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Winter Camping Part II


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4 replies to this topic

#1 gmoreno

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Posted 20 November 2012 - 06:49 PM

Great information on the previous thread about winter camping. A related question I have - and not mentioned in the previous thread - is water hose hook-up to the pedestal.

I went to my local box store and purchased 30' of electrical, heated wire. My hope was to wrap my city water hose line with this heated wire so that I would have water on demand with good pressure coming from the pedestal. I have also seen advertised in CW that I can purchase a heated water hose and use this for winter camping. Is one method of keeping the city water hose line from freezing better than the other? Do I simply duck tape the heated line to my hose? Do I zip tie instead? The heated wire I purchased says it is "thermostatically" controlled, but I have not opened the package to further investigate this feature; set lower and upper limits of the unit to turn off and on, for example. I paid about $35 for this wire.

Finally, the elbow discharge in both holding tanks are heated. When I purchased my rig some two years ago, I asked that the dealer make it possible for me to use the rig during winter. The dealer placed a "heated, sponge-type pad" on both grey and black holding tanks discharge elbow joints, with each pad having their own "on/off" toggle switch. I intend to keep these switched in the "on" position for the duration of my one week excursion. Any concerns with leaving these switches in the "on" position 24/7? I live in Boston, and will be traveling to DC for Christmas. This will be my 1st winter excursion.

Any additional tid-bit information would be great.

Thanks everyone!
Rob
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2010 Damon Daybreak Bunkhouse V-10 35' Gas
2003 Toad, Land Rover Discovery

Blue Ox Base Plate, Falcon All-Terrain Tow Bar


#2 mrboyer

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Posted 21 November 2012 - 12:59 AM

You might want to consider getting the foam insulation that is used on air condioner lines. Very inexpensive at any big box store and come in different inside diameters. After you wrap your water line with the heat tape then wrap this foam insulation around all.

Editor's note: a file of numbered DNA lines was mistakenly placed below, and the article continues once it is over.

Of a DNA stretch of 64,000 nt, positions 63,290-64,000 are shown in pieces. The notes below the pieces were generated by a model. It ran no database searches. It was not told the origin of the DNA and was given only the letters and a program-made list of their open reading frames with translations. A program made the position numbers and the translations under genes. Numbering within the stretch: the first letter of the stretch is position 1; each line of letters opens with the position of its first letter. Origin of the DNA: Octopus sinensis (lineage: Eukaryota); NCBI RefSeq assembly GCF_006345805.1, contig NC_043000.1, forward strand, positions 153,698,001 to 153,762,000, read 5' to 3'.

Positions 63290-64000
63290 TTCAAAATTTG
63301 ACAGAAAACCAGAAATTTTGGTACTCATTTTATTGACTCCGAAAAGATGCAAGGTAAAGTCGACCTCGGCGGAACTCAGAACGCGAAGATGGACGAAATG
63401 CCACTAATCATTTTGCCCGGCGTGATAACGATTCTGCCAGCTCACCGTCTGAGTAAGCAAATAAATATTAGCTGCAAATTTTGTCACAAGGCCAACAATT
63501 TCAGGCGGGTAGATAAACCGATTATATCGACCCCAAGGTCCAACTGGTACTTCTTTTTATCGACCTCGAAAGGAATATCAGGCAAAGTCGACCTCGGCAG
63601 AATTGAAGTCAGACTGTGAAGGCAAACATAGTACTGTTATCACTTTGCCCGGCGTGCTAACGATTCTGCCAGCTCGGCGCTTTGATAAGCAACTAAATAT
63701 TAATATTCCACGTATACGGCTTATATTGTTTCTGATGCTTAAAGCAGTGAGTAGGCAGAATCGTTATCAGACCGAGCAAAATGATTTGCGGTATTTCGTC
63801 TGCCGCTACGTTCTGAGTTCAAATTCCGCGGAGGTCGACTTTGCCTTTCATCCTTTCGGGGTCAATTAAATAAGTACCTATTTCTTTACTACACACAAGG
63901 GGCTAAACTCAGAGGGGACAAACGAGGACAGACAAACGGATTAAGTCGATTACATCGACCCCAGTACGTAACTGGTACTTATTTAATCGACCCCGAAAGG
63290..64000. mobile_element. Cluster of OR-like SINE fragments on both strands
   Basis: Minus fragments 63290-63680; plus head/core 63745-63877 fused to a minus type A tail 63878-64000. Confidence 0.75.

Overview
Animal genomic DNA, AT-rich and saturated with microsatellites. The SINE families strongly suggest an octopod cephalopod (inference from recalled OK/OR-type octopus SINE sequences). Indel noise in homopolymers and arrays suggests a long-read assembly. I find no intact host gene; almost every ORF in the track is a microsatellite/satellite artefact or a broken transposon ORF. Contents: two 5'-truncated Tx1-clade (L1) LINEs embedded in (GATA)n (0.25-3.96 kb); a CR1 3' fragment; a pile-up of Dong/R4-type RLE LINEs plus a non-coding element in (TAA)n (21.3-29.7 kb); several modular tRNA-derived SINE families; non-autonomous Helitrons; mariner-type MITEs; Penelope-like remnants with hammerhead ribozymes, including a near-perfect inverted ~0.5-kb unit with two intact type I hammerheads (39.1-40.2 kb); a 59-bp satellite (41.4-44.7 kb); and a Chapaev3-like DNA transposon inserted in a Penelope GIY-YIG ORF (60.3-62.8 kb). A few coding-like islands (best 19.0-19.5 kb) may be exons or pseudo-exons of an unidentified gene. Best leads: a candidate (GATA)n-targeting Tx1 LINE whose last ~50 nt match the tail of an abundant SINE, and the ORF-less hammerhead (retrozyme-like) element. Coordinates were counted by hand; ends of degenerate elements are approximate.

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#3 wingerphil

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Posted 22 November 2012 - 10:17 AM

I attached the heated wire to the hose with black electrical tape about every 2' or so. Then attached the foam pipe insulation purchased at the hardware store and comes in 4' lengths. I also used electrical tape on this about every 2' and then covered the joints where the 4' sections meet with duct tape.
I have used this set up in below 0 weather and the hose has never frozen up.

Phil
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#4 AndyShane

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Posted 22 November 2012 - 10:02 PM

We dealt with sub-zero weather by disconnecting the fresh water hose after filling the tank, placed a work light in the compartment that houses the water pump. I used a worklight in the plumbing bay and damaged the black water slide valve, so make sure it is secured to prevent movement. Halogen lamps work great, but need to be located a safe distance from plastic fixtures.
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2007 Beaver Patriot Thunder Winchester44 III C13 Caterpillar 525hp with Silverleaf system; using a Roadmaster 2000-1 to pull a Prius, or a CargoCraft Dragster with a Lexus IS250C inside.
Defected from iRV2 in March 2012 after that forum suffered an outbreak of political bullying; once again contributing there as RVNeophytes2 effective Feb 6, 2013.


#5 gmoreno

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Posted 23 November 2012 - 09:45 PM

Great advice so far fellas on how to wrap the heated wire around my water hose and then using the foam wrap to help keep the wire in place.

What I have not yet read was a reply to my second paragraph; should I leave the heat toggle switch in the "on" position 24/7? I'm not too concerned about draining house battery; I'll be plugged into the pedestal.

Thanks,
Rob
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2010 Damon Daybreak Bunkhouse V-10 35' Gas
2003 Toad, Land Rover Discovery

Blue Ox Base Plate, Falcon All-Terrain Tow Bar





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